Aug 15 2011 | Posted by SSSandy

A new tool in the fight against obesity

A new diagnostic method developed by researchers in the Faculty of Medicine & Dentistry at the University of Alberta is proving it can be a reliable tool for health professionals to predict an overweight or obese patient’s risk of death and even the degree to which they need to lose weight.

The tool is called the Edmonton Obesity Staging System, a set of questions and criteria that help classify obese people, created by obesity expert Arya Sharma in the Department of Medicine. It is used in addition to body mass index or BMI, which is commonly used by doctors to classify overweight and obese patients. While BMI is simply calculated from a patient’s height and weight, this new system asks important questions about the state of health of the patient including medical, mental and functional problems related to their excess weight.

“Within each level of BMI you can have patients who have no obesity-related health problems at all or people who have a lot of obesity-related health problems,” said Sharma. “If you’re going to make medical decisions about who needs treatment and how much treatment somebody needs—just answering the question about whether this patient even needs to lose weight—knowing how big someone is isn’t actually that helpful.”

Sharma and colleague Raj Padwal, also from the U of A, published two papers this week. In one, published in the Canadian Medical Association Journal, the pair looked at a large representative sample of the United States population, which showed that higher EOSS scores were a strong predictor of increased mortality in both the overall population and a subset of individuals considered eligible for bariatric surgery—independent of their BMI, waist circumference or the presence of metabolic syndrome. The study also shows that BMI alone doesn’t help predict who will live longer.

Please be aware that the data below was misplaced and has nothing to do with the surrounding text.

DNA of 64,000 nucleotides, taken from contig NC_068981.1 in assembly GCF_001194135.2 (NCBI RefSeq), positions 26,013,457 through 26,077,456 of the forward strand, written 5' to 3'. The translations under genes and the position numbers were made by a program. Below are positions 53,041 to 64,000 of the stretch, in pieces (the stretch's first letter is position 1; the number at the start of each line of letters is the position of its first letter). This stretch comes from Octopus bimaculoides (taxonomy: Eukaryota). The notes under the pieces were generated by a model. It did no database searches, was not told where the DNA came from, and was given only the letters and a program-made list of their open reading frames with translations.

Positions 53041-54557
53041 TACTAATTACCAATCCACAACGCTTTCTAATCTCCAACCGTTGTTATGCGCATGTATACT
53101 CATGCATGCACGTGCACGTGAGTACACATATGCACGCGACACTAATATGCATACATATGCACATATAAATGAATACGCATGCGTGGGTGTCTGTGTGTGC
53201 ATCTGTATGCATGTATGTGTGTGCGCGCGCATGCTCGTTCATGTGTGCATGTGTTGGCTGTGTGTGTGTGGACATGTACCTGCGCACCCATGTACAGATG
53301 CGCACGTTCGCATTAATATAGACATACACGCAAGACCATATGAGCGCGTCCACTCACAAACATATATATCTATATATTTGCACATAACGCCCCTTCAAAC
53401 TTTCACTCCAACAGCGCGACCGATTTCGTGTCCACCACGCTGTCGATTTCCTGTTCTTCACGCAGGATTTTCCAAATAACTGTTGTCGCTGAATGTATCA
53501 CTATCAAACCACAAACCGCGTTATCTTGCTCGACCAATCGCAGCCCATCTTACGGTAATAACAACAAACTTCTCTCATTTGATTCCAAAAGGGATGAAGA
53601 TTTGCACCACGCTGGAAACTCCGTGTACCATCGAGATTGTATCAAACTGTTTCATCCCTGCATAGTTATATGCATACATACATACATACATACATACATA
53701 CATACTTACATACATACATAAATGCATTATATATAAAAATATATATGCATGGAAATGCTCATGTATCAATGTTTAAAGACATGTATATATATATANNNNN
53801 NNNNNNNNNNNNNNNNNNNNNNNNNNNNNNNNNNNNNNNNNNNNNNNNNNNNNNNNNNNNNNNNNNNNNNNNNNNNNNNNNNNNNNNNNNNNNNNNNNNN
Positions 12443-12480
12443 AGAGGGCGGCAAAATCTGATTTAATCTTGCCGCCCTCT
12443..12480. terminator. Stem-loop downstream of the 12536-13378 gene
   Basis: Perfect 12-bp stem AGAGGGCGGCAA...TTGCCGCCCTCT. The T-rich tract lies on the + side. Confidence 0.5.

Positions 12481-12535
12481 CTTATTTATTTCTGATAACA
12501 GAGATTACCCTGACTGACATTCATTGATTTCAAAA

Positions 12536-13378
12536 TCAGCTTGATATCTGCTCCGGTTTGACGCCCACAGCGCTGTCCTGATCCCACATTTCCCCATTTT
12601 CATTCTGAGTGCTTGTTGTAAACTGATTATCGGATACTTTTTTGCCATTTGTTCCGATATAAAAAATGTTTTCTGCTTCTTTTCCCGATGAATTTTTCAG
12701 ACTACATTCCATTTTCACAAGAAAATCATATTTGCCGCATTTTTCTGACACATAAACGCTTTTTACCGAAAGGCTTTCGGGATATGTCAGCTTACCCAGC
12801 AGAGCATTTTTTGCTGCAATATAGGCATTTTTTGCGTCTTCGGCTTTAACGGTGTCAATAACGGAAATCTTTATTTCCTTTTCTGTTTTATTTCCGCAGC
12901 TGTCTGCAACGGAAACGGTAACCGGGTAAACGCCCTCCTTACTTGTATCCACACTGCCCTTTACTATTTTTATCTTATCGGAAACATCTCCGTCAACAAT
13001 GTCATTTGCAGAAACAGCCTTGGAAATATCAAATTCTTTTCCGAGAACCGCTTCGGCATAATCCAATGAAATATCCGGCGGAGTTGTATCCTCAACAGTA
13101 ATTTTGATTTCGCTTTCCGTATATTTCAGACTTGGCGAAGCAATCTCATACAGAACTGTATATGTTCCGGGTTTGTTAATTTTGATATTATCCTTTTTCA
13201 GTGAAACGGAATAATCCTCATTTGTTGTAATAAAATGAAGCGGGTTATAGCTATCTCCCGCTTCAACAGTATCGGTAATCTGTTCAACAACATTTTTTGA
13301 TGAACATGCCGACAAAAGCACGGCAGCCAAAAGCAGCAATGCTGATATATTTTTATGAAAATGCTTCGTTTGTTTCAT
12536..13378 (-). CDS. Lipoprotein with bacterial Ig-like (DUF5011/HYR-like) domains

“This tool puts an emphasis on individualized treatment needs, depending on how sick or at-risk a patient is,” says Sharma. “Because obesity requires long-term treatment and can be costly, knowing which patients need to be most urgently treated to improve their health and which do not, can save health-care dollars.”

Additionally, in a paper also released on Aug. 15 in the journal Applied Physiology, Nutrition and Metabolism, these researchers, along with investigators from York University in Toronto, categorized 6,000 obese Americans according to EOSS criteria. They compared their mortality risk to 23,000 lean individuals over a 16-year span and found that obese individuals with a low EOSS score were found to have the same mortality risk as lean individuals, and were less likely to die from cardiovascular causes.

“We were pleased to see our results were quite robust in the sense that we have two studies that show that the Edmonton Obesity Staging System predicts mortality independent of BMI,” said Padwal.
The pair’s next validation study will ask doctors how well the staging system works.

“We are now looking at the staging system in actual medical practise,” said Sharma. “We’re using it, for example, in the bariatric clinic at the Royal Alexandra Hospital and further work to see how this can best be used in clinical practice.”